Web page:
Clinical outcomes in male patients with lactotroph adenomas who required pituitary surgery: a retrospective single center study

Research output: Contribution to journalArticle

10 Scopus citations

Abstract

Purpose: Lactotroph adenomas (LA) are the most frequently encountered pituitary tumors. Although more frequently observed in women, LAs in men were recently included in a more aggressive category regardless of histological grading, by the WHO. We aimed to perform a rigorous retrospective review of a single center’s pre-operative evaluation, patient characteristics and outcomes of male LAs patients requiring pituitary surgery. Methods: A retrospective review, over 11 years, of patients who underwent resection of a pituitary adenoma at a single center was conducted. Predictors of persistent disease in male LAs patients along with a comparison to predictors of silent corticotroph adenomas (SCAs) patients who also underwent surgery at the center was also conducted. Results: Thirty-one male patients with LAs were identified. When compared to SCAs patients, LAs male patients were younger (41 vs. 50 years of age, p = 0.01). Men with LAs had more invasive tumors (75% vs. 44.7% p = 0.02). More LAs in men had residual tumor after surgery than patients with SCA (92.6% vs. 42.1%, p < 0.001). Male patients with LAs and patients with SCA had similar rates of requiring additional surgery (28.9% vs. 24.1%, p = NS) and radiation therapy (18.4% vs. 19.4%, p = NS). Conclusions: High rates of DA resistance, invasive tumors and postoperative residual disease in male patients with LA who required surgery are shown. Surgery improved optic chiasm compression, PRL level and central hypogonadism but, not surprisingly, failed to normalize other pituitary hormones and/or eliminate need for DA therapy.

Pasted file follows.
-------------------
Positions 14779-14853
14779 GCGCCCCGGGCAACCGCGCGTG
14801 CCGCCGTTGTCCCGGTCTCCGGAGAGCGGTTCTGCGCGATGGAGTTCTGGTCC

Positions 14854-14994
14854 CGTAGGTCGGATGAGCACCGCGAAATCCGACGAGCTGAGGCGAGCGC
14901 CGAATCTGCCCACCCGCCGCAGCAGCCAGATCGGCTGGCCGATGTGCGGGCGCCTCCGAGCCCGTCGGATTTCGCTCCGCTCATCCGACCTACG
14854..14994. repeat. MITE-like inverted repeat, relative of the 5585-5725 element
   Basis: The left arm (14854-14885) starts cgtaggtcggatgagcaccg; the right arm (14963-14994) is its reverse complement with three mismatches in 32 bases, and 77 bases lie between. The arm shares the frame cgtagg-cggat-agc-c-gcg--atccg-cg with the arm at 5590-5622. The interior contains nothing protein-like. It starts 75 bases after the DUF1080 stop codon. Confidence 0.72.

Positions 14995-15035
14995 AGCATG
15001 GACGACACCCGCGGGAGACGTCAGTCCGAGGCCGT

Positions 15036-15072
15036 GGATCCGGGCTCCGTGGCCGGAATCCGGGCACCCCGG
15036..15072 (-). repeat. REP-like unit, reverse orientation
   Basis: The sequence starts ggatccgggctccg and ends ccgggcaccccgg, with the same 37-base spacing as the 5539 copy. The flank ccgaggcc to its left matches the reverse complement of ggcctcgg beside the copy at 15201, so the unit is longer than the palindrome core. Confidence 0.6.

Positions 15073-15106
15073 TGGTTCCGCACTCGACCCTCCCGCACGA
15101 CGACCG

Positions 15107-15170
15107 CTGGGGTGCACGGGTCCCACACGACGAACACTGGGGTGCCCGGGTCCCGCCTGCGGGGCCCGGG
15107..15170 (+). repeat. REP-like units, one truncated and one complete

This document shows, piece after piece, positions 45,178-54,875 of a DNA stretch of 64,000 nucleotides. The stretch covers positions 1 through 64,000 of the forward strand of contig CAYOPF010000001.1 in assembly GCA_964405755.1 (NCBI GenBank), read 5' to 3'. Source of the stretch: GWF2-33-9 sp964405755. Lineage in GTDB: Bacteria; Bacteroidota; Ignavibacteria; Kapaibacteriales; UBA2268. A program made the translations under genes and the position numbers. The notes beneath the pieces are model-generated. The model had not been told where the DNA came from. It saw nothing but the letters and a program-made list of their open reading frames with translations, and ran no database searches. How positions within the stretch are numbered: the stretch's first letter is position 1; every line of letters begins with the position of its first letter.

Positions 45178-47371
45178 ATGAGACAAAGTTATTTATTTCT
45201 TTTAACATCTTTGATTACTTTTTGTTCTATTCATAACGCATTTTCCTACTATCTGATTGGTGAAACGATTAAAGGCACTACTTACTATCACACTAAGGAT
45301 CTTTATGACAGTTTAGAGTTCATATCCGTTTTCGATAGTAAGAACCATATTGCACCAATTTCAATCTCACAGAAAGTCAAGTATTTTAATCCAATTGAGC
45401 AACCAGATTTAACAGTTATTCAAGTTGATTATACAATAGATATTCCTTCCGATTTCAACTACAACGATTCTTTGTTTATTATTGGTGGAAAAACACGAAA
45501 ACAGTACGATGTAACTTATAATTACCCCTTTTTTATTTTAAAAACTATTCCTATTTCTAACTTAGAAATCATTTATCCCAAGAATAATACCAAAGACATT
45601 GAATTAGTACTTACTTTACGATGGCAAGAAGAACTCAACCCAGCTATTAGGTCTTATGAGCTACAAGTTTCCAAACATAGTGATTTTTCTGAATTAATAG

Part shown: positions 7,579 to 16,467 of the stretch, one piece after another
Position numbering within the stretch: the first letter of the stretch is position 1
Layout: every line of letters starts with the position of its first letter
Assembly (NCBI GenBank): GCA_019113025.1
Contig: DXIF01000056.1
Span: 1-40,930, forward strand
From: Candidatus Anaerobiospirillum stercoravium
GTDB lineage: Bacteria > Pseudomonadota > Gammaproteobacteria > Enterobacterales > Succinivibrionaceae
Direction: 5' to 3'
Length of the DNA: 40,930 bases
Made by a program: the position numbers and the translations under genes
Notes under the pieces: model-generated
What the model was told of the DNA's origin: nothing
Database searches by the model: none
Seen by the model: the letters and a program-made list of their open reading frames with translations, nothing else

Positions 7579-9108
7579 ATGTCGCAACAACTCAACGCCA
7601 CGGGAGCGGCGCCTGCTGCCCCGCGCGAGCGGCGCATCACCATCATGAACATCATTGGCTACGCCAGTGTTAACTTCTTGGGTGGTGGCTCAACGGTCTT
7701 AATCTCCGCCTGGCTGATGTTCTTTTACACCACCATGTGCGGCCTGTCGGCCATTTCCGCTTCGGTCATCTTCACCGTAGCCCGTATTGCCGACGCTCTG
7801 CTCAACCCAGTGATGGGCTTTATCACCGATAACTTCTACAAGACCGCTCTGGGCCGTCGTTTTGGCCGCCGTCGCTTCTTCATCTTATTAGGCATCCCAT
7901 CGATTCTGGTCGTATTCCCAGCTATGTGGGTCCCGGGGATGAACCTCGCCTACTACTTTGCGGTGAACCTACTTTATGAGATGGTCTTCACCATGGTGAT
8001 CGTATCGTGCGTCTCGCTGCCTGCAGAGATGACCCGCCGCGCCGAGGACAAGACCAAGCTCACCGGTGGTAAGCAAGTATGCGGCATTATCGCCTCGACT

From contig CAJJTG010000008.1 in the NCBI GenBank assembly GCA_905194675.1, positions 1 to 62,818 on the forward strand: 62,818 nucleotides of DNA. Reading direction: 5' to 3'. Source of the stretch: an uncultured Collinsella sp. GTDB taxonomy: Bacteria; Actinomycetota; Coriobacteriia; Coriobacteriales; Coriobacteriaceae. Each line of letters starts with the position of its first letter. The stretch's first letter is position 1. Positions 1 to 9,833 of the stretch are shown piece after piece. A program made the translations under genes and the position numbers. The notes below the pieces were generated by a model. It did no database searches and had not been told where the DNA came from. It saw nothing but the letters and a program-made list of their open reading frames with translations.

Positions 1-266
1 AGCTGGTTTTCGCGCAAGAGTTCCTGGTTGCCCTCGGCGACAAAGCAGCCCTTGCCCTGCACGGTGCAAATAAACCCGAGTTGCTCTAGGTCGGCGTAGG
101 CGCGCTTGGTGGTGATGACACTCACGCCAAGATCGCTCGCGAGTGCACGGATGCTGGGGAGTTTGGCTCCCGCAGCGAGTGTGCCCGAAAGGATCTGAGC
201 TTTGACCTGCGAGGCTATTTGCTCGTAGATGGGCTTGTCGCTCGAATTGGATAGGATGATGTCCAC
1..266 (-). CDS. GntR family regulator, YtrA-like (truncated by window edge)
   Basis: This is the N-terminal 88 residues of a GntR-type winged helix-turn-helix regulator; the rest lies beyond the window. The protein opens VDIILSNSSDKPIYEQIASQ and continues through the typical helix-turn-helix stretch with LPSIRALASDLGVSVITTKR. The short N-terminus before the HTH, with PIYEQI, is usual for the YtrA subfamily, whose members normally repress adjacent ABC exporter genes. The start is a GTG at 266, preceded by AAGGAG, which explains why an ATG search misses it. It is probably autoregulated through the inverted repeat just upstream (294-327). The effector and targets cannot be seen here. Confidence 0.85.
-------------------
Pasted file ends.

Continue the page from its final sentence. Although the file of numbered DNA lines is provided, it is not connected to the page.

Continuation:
Original languageEnglish (US)
Pages (from-to)1-9
Number of pages9
JournalPituitary
DOIs
StateAccepted/In press - Jun 23 2018

    Fingerprint

Keywords

  • Corticotroph adenomas
  • Dopamine agonist intolerance
  • Dopamine agonist resistance
  • Lactotroph adenomas
  • Males
  • Prolactinomas

ASJC Scopus subject areas

  • Endocrinology, Diabetes and Metabolism
  • Endocrinology

Cite this